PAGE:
Mr. Ingram: The formal consultation period began with the issue of a Consultative Document on 24 June 2002 and was originally due to complete on 2 August. However, following recent representations from the trade unions the consultation period has been extended by two weeks and will now conclude on 16 August 2002. Formal consultation with the trade unions is being carried out at departmental level, i.e. with the MOD Council of Civil Service Unions (MOD CCSU) and the MOD Industrial Whitley Council (MOD DIWC). For completeness the Defence Police Federation and the Chief Police Officers' Association are also involved in this consultation exercise.

The formal consultation process is being supplemented by informal contact with the trade unions and staff within Defence Munitions. Officials of the DM Whitley committees have received personal copies of the consultation document, as has every member of staff in the Dean Hill depot. A copy has also been posted on an internal MOD website. The formal study report has also been sent to key members of the national trade unions and is available to DM staff and other TU representatives upon request. A DM trade union open day has been arranged for 10 July at which DM trade union representatives will hear about the background to the proposal to close the depot.

Low Flying

Mr. Liddell-Grainger: To ask the Secretary of State for Defence what assessment he has made of the impact Apache training will have on Somerset; and if low-flying will be conducted in the county. [67589]

Dr. Moonie: Unfortunately, there are no uninhabited areas of the United Kingdom large enough to meet all our essential military aircraft training needs. It is, therefore, our policy that, in principle, the whole of the United Kingdom is open to low flying by military aircraft in order to spread the disturbance as thinly as possible.

The Ministry of Defence is fully committed to ensuring that our relationships with local communities are as harmonious as possible. To that extent, we will do all that we can to keep disturbance to an absolute minimum, while maintaining the training of the armed forces which is vital to their operational readiness. It is inevitable, however, that Somerset will see some proportion of military aircraft activity, including that of the Apache.

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Mr. Flook: To ask the Secretary of State for Defence how many complaints about low-flying military aircraft have been made by (a) residents of the county of Somerset and (b) residents of Taunton Deane in each of the last five years. [68546]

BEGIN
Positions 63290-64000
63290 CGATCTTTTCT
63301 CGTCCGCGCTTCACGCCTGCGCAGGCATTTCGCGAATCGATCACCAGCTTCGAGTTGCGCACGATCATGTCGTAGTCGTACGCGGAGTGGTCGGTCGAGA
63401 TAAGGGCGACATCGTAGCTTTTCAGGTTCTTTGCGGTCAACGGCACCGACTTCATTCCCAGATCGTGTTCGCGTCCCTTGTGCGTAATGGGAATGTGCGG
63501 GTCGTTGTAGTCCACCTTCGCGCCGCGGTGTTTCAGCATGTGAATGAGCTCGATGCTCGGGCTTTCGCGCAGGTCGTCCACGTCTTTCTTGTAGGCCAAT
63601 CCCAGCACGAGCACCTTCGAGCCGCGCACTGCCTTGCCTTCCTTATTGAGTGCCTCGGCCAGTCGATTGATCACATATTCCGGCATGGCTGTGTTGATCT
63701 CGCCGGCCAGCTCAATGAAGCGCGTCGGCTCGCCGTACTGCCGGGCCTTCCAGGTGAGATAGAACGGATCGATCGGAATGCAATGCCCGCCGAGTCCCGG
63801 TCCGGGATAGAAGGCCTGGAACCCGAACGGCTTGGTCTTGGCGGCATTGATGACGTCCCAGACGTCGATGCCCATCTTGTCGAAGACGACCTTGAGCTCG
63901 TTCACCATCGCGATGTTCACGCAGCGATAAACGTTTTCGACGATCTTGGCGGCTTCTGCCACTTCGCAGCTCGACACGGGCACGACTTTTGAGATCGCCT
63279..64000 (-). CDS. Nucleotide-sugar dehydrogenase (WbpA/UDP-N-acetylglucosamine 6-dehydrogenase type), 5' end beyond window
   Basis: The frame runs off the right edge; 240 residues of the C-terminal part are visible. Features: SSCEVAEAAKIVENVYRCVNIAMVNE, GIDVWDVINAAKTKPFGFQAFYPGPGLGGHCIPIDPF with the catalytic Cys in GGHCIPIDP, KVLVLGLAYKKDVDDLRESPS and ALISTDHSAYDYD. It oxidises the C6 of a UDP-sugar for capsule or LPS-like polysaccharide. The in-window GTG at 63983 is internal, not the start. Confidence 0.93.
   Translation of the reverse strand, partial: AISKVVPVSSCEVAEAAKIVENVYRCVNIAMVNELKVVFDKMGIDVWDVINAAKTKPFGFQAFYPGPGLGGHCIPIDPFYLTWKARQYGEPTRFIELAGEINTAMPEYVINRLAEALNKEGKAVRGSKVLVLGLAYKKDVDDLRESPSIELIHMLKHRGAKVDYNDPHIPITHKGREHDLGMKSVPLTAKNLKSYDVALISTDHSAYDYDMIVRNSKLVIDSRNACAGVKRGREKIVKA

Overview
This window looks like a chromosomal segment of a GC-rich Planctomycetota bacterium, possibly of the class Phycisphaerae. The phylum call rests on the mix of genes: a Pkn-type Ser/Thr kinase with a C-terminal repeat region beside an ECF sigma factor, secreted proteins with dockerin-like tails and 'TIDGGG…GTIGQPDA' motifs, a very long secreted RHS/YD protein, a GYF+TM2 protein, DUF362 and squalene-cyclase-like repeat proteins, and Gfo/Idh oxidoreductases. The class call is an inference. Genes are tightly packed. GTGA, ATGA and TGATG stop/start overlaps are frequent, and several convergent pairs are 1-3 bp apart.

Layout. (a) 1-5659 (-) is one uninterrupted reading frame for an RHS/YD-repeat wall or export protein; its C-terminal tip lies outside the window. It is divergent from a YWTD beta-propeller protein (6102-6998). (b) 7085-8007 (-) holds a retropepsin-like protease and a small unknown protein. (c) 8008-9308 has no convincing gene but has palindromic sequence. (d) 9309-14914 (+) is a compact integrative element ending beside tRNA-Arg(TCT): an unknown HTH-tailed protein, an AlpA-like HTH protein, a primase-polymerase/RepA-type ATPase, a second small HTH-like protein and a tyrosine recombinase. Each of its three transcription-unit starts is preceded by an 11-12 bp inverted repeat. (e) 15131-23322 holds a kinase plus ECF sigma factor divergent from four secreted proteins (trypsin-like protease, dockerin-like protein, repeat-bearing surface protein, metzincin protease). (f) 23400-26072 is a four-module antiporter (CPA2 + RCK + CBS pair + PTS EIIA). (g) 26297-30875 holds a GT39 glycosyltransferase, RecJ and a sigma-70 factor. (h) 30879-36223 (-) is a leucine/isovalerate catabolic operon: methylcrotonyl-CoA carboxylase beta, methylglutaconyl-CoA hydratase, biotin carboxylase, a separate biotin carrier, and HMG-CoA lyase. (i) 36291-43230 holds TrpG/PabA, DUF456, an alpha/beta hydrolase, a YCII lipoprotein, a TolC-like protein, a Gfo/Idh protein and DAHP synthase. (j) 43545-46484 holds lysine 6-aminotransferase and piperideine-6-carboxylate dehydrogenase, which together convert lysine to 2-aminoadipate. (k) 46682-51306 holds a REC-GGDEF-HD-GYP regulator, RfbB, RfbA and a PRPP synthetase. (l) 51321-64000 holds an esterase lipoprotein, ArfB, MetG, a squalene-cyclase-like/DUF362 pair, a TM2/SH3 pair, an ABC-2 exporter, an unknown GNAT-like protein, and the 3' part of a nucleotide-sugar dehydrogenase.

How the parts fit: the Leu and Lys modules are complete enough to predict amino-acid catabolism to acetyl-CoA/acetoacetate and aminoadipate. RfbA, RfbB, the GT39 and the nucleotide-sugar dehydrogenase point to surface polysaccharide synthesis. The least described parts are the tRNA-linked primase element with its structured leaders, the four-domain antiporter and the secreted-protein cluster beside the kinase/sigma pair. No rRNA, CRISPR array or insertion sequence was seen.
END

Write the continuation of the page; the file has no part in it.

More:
Dr. Moonie: The information requested is set out in the table below for each of the last five training years running from 1 April to 31 March. The numbers quoted will include a small number of inquiries as well as complaints.

Training YearComplaints from residents of SomersetComplaints from residents of Taunton Deane
1 April 1997–31 March 199824136
1 April 1998–31 March 199922423
1 April 1999–31 March 200023637
1 April 2000–31 March 200119524
1 April 2001–31 March 200223026

Syd Rapson: To ask the Secretary of State for Defence if he will make a statement on the pattern of military low flying activity in the United Kingdom during training year 2001–02. [69357]

Dr. Moonie: The ability to fly fast and low continues to be an essential skill in our armoury of tactics. Training for aircrew to achieve and maintain these skills is vital.

The amount of low flying training carried out in the UK Low Flying System (UKLFS) during the training year April 2001 to March 2002 was the minimum necessary for aircrew to reach and maintain these skills. Hours booked for low flying training in the UKLFS (excluding the Rotary Wing Dedicated User Areas, where different booking arrangements apply) during this period amounted to an overall increase of 8.7 per cent. compared to the previous training year. It is likely that there are a variety of reasons for this increase, such as preparation for operations, the return of Royal Air Force squadrons from Germany and low flying by the Eurofighter and Apache aircraft in preparation for their introduction into service. Since detailed records of hours booked began in 1995, the annual total has reduced by some 31 per cent.

The distribution of low flying training across the UK has not changed significantly over previous years. It is spread as widely as practicable, but for a variety of reasons including population distribution, and geographic and climatic considerations, it is inevitable that some parts of the country will see more low flying than others.

I have today placed in the Library of the House a report giving a detailed account of low flying training in the UK Low Flying System for the period April 2001 to March 2002.

Further copies of the report can be obtained from the following address: Directorate of Air Staff, Ministry of Defence, Room 6/62, Metropole Building, Northumberland Avenue, London WC2N 5BP or it can be viewed on the MOD's website: